June 8, 2021
"Being a black queer person in America is tough in and of itself. It's very daunting, especially in the political climate that we're in right now.
Hi, my name is Devohne and I'm from Port St. Lucie, Florida.
So right now I am a software developer. I'm a system administrator within the computer science field at Salesforce. I was born into a fairly small house. My immediate family was four of us. Me and my mom were super close. We've developed, like, a beautiful transition from a child and parent relationship to an adult and parent relationship.
My relationship with my dad wasn't so great. It was rough growing up because I was a little more feminine with my personality and mannerisms. With him being very religious, it was a little bit difficult for us to fully bond. It's just really hard to maintain a relationship with him because we just don't really see eye-to-eye on a lot of things."
"There's a thing called imposter syndrome. You feel you're doing it, you know what you're doing, but you don't ever feel like you're in the right place or you don't ever feel like you're doing the right thing just because you don't have that formality, right?
That's just so hard, to feel you belong or feel you're a part of that community or feel you're a part of that industry. So that's something that also worries me and I struggle with a little bit. But being able to see other people who have done it, who have successfully overcome that barrier, I think that that will help me to shut up that imposter syndrome and be able to overcome it.
I definitely do feel like computer science is lacking diversity in every aspect, in every way. As who I am, I'm more than just a black queer person. I'm also an ally to many and an ally to really all, we're lacking in black people we're lacking in women. We're lacking in queer people. We're lacking in people who don't have a clean background, we are lacking in people who don't have the educational background. There's so much talent, there's so much wealth. There's so much knowledge in people who don't have your traditional look.
I'm hopeful that with the way that the world is changing and with the way that millennials are acting, like, go millennials! [LAUGH] We're changing that and we're going to be making it a much more broad spectrum of people who occupy the computer science industry."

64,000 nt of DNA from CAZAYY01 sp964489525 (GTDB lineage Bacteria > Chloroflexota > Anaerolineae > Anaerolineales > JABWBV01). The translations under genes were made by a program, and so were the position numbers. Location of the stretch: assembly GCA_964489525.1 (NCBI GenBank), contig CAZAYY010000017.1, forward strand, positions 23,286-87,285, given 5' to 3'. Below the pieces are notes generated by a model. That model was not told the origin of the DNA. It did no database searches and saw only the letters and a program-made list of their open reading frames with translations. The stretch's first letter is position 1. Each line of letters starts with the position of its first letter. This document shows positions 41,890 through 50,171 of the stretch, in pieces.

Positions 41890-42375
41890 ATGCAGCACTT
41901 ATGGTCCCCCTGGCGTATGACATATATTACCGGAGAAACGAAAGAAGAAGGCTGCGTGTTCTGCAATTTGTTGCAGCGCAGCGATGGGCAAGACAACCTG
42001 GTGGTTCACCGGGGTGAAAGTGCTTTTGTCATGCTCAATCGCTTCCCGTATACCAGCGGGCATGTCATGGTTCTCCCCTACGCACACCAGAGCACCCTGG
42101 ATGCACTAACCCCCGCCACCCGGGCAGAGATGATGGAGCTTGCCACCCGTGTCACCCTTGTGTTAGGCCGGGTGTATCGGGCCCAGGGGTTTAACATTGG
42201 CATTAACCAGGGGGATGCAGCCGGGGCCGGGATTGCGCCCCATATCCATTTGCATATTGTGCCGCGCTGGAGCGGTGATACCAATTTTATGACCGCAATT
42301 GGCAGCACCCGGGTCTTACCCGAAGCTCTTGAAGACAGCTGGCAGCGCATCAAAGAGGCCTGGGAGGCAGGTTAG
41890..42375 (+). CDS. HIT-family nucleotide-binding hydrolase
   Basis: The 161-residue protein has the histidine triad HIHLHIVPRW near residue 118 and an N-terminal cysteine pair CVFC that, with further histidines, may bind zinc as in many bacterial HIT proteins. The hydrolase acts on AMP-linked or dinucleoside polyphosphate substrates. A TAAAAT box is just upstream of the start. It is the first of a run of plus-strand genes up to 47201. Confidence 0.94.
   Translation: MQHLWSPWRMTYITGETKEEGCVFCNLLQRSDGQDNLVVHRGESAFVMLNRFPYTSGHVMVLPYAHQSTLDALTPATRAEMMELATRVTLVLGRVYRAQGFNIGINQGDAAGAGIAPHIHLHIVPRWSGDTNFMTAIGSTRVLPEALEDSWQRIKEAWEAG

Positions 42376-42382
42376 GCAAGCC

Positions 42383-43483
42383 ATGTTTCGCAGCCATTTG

"So a big part of me and who I am is being the unexpected. [LAUGH] I like to push societal norms. As you'll see by my hair, I don't look like I said, a cookie cutter black guy, I guess you could say.
I also am a gender non-binary person, so clothing norms either. I wear what I wanna wear and no one's gonna tell me otherwise. So I do perform as a drag performer or female impersonator from time to time. It's an art outlet for me. It's an expressive outlet. I like to just express my passions through dance and music. I'll try to bring light to something that is bigger than me. I'll try to release the inner thoughts or the ways that people wanna feel but they don't necessarily have the confidence to do that's what I aim to do in my performances.
I think it's super important to have that outlet, or just any type of outlet in general, because a lot of times, people, especially in the LGBTQ community, we feel weighed down by societal norms.
It's very difficult to just live your life and express yourself in the daily day-to-day life. And so having those few moments where you feel you can truly just be yourself and express who you are. It's just wonderful. It's so liberating and it's so freeing that for that moment in time. For that time that you're able to express that, you feel weightless, you feel the world is just there. You don't feel any pressure as a society or anything like that.
And that's huge for a lot of people. Because those pressures that a lot of people feel and those pressures that you go through cause a lot of mental illnesses and a lot of different ailments that people have to deal with. And so, I just think if everyone were able to express those norms or express those inner creativity and things like that, they will be able to live a happier life and just live a more wholesome life. It's just really awesome to see how art and creativity can be expressed in so many different ways."
Saba, Fort Worth, TX
For Saba, accepting herself and her heritage was an important step to reach her goals.
"It took time to get to this point...where I'm finally getting accepted to colleges and seeing the scholarships, it took time. Did I ever think it was gonna happen? No, because I grew up with many insecurities with many, many changes in my life."